Yes, it's really hard! It's very exact – I'm looking at a counter the whole time, counting out bars and beats. And my tempo is very specific – I can't just jump in at any tempo I like, which is what I'm used to, I really have to calm myself down. The first time I did it, I thought I would explode. I had all this adrenaline, and that makes me want to sing faster, but I had to slow it down.
And then, in between songs I have to just be patient and sit there, and I realised the first time that I'd never done that before. It's closer to being in a play where you have to patiently wait for your next entrance.
In the UK you'll be performing with the Royal Scottish National Orchestra (in Glasgow) and the London Philharmonic Orchestra. The film's behind you – can you see it on a monitor somewhere?
Yes and no. When I'm sitting between songs, I have a monitor in front of me which has bars and beats on. When I'm singing, I can't sit and watch them, but if I'm holding a note I might glance to see what Jack is doing to make sure I'm on track.
But if I'm not behind the conductor, if I move forward and can no longer see him, then I'm on my own – as he always reminds me, 'I can't help you out there!'. But I love charging about, and it's just too difficult for me to stay still behind the podium, which is the sensible thing to do, so I frequently take a gamble and just charge out and hope that I can stay in sync properly.
You often perform alongside Catherine O'Hara, who voiced Sally in the film – what's it like singing with her?
I honestly don't think I could do it without Catherine. It's really difficult without her – I've only done it a few times and it makes a huge difference. That last number we sing together always gets to me. We recorded this 25 years ago and here we are singing it together.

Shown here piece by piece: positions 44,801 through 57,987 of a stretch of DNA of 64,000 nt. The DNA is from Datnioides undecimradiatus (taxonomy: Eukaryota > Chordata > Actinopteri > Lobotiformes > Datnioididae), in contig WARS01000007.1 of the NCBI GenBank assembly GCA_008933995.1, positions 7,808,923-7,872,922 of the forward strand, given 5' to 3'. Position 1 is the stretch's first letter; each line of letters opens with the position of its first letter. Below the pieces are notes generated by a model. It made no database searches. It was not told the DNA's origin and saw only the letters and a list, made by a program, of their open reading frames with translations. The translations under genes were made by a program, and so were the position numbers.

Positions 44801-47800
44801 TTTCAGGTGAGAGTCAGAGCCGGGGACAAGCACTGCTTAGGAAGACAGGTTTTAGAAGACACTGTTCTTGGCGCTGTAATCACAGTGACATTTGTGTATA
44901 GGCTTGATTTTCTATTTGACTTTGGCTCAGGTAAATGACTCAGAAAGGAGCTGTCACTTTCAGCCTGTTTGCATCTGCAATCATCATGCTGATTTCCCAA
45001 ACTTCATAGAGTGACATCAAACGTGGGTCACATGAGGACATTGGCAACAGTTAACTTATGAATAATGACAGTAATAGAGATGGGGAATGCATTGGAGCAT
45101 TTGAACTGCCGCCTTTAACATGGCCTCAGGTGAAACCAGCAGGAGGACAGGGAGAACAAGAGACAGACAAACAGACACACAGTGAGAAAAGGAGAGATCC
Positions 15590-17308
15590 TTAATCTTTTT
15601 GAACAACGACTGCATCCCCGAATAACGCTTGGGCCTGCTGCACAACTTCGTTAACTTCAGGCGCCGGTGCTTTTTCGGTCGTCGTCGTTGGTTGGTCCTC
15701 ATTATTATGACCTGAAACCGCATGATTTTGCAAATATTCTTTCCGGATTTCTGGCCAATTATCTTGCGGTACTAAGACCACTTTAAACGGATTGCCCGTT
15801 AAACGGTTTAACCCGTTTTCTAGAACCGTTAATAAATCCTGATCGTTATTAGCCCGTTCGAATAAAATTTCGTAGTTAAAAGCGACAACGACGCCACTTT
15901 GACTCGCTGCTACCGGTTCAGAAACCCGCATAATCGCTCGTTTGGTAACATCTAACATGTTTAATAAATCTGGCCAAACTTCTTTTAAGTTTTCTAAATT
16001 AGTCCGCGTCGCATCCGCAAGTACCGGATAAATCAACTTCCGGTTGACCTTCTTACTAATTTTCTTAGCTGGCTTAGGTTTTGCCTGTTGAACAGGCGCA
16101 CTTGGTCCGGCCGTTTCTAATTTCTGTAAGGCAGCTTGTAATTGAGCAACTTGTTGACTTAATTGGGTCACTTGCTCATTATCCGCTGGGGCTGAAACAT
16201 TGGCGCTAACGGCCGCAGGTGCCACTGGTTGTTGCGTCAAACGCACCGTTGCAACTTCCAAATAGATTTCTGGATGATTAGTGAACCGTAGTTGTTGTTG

And of course Ken Page is there, too. When I wrote the 'Oogie Boogie's Song' we did a lot of auditions, and when we heard Ken sing I said that's exactly the voice I was writing this for. And Ken's so good – he just comes out and locks into that character, he's such a seasoned pro.
The Nightmare Before Christmas Live has played before some big audiences in the US – were you surprised at its success?
We've played the Hollywood Bowl eight times. The first time they told me we were doing the Bowl, I said that's insane – this should be in a 500-seat theatre, 1500 seat max, not a 17,000 seat venue. And of course, me being Mr Pessimist, I was expecting to go out there and play to 250 people. So when the first night sold out and they added a second, I was pretty stunned. Because it was hard to know how strongly people felt about it.
The only reason it got its revival, was Tim and I went to Tokyo for Charlie and the Chocolate Factory, and there was Nightmare paraphernalia everywhere, there was even a nightclub that was Nightmare themed. And we thought this thing seems to have some life.
So coming back from there we began to speak to Disney and say you know, we really think you should re-open this possibility. And the second time around, Disney – much to their credit – got it. They said now we understand. Which they didn't when it first came out, because there was really nothing for them to relate it to. And then, a decade later they began to understand and really got behind it, which helped lead to its second life.
The Nightmare Before Christmas In Concert, SSE Hydro, Glasgow, Mon 2 Dec; The SSE Arena, Wembley, London, Wed 4 & Thu 5 Dec.